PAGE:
One of Scotland’s best loved novels is celebrating its 90th anniversary.
Sunset Song by Lewis Grassic Gibbon was published in 1932 and became internationally famous for its depiction of life in the north-east before and after the First World War.
The heart-breaking story captures the landscape and language of Aberdeenshire and is a tale of one passionate young women’s struggle in a time of great social change.
The novel was first published in 1932 and has been dramatised for the stage and big screen. It’s a universal tale that is considered as relevant today as it was 90 years ago.
Dr Sarah Sharp of Aberdeen University said: “I think the way Grassic Gibbon uses language is unique and special.
“He looks for a way to reflect the rhythms and cadences of the language of the place he is talking about in a way a wider group of readers could enjoy. It has this beautiful poetry and lyricism while still feeling grounded in a tradition and that is pretty special.”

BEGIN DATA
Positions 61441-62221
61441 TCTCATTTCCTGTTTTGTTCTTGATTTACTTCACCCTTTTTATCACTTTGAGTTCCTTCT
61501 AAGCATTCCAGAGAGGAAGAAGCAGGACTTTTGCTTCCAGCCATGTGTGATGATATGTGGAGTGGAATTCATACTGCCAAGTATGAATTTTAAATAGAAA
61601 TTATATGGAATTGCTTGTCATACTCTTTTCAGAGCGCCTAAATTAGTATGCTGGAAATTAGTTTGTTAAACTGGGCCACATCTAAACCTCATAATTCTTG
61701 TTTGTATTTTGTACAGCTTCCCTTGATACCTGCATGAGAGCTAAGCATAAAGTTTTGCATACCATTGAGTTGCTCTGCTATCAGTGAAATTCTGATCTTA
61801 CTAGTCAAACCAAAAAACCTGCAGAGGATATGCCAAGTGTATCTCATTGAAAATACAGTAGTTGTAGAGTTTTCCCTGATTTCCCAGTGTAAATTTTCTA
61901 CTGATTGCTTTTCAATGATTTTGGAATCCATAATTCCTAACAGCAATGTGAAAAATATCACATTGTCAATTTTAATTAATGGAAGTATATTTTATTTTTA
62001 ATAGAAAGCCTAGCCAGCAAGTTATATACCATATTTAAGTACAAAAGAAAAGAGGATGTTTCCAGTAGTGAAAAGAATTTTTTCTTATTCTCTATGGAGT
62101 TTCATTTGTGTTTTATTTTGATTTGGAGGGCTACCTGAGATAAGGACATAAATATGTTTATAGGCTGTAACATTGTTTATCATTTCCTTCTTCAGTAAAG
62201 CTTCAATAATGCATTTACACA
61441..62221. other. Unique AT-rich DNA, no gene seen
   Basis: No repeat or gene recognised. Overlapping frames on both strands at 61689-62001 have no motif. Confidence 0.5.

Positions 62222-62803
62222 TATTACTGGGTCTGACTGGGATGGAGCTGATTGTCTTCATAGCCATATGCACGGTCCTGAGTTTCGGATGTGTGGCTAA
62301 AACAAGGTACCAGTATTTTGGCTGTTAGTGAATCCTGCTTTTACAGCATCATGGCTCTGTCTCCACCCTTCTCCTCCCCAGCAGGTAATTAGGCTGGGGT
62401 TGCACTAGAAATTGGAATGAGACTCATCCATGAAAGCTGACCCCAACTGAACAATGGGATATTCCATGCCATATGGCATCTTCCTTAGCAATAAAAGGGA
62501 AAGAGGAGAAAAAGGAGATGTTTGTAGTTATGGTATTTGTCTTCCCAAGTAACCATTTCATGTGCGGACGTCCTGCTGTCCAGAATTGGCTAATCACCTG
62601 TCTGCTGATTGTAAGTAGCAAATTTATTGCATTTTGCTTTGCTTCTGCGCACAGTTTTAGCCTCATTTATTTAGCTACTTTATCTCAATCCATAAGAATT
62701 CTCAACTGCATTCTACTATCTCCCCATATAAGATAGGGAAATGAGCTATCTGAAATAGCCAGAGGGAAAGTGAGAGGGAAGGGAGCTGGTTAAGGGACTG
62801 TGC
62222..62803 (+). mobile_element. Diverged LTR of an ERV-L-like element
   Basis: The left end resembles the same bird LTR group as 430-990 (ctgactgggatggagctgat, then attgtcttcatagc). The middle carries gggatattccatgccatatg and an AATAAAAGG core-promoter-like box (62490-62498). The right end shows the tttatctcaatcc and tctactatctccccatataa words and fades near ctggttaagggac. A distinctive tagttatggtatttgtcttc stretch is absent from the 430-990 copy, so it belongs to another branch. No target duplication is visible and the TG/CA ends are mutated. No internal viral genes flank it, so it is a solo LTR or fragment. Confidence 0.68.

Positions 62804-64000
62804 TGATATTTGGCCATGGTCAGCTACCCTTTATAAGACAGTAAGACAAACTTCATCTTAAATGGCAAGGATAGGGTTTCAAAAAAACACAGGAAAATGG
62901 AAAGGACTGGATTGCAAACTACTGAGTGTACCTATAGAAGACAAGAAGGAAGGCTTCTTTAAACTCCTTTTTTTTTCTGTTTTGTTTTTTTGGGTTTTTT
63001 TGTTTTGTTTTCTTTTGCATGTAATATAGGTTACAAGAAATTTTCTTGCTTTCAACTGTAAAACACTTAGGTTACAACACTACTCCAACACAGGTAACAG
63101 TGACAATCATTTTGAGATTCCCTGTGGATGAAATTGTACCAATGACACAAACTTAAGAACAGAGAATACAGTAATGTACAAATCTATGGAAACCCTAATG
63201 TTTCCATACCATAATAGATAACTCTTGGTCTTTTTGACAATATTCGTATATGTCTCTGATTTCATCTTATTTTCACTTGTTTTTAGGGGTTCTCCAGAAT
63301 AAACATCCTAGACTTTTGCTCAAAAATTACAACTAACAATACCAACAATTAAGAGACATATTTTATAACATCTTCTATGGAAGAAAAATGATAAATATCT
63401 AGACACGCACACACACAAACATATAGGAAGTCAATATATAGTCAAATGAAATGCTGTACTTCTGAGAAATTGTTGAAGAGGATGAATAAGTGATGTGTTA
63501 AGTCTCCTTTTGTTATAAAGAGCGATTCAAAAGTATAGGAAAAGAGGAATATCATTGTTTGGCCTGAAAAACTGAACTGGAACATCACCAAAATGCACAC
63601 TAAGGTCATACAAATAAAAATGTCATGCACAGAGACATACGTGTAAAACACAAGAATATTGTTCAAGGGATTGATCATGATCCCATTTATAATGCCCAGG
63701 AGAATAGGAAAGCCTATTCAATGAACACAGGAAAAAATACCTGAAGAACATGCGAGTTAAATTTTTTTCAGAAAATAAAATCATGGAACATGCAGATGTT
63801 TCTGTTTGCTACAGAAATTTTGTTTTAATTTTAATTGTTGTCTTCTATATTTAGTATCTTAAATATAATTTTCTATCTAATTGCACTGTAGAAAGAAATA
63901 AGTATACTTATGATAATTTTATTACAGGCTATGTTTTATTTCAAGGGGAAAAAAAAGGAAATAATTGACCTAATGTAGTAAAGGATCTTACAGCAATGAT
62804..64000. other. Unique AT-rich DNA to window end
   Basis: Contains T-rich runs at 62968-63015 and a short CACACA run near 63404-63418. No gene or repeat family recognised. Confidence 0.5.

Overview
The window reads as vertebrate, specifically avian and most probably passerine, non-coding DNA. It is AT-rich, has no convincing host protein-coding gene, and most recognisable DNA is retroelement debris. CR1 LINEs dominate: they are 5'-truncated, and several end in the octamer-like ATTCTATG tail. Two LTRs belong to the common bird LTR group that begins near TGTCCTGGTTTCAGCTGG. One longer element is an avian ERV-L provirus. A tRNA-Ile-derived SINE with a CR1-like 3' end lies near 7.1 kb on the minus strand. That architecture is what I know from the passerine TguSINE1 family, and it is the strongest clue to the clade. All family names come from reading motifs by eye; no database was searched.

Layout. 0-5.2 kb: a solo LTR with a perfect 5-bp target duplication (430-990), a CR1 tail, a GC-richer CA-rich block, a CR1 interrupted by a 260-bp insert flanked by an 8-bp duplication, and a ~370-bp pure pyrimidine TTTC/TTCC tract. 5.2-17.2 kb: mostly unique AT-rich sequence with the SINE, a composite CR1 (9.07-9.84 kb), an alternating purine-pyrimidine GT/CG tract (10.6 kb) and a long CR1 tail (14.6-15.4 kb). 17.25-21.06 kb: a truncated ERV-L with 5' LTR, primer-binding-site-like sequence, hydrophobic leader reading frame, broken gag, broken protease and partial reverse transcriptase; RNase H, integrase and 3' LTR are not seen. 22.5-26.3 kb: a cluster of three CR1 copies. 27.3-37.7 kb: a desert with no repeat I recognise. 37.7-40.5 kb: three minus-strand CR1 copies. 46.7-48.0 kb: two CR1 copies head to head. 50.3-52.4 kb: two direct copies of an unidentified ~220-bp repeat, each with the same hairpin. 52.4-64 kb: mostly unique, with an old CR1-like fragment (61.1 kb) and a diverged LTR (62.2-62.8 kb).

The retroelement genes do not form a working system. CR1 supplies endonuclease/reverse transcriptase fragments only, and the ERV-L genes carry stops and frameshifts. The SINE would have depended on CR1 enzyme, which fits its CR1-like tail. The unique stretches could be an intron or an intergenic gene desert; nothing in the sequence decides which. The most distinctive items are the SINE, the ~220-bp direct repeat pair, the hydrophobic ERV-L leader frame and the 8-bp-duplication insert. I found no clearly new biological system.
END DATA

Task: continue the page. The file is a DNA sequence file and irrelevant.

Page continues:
Gibbon, whose real name was James Leslie Mitchell, grew up in Arbuthnott, just south of Aberdeen, which provided the setting for his most famous novel.
Sharp added: “The thing about Sunset Song is that it describes a real landscape, it’s so clearly grounded in the life of the north-east and that is very, very special for people. It has a wonderful local resonance in Aberdeenshire and the way it uses language is also really, really grounded in local culture and a real sense of something real.”
Sunset Song is part of The Scots Quair trilogy and a few years ago it was voted Scotland’s favourite novel.
Gibbon was only 33-years-old when he died. He’s buried in the grave yard at Arbuthnott but Sunset Song enthusiasts say he created a masterpiece of Scottish literature that will live forever.
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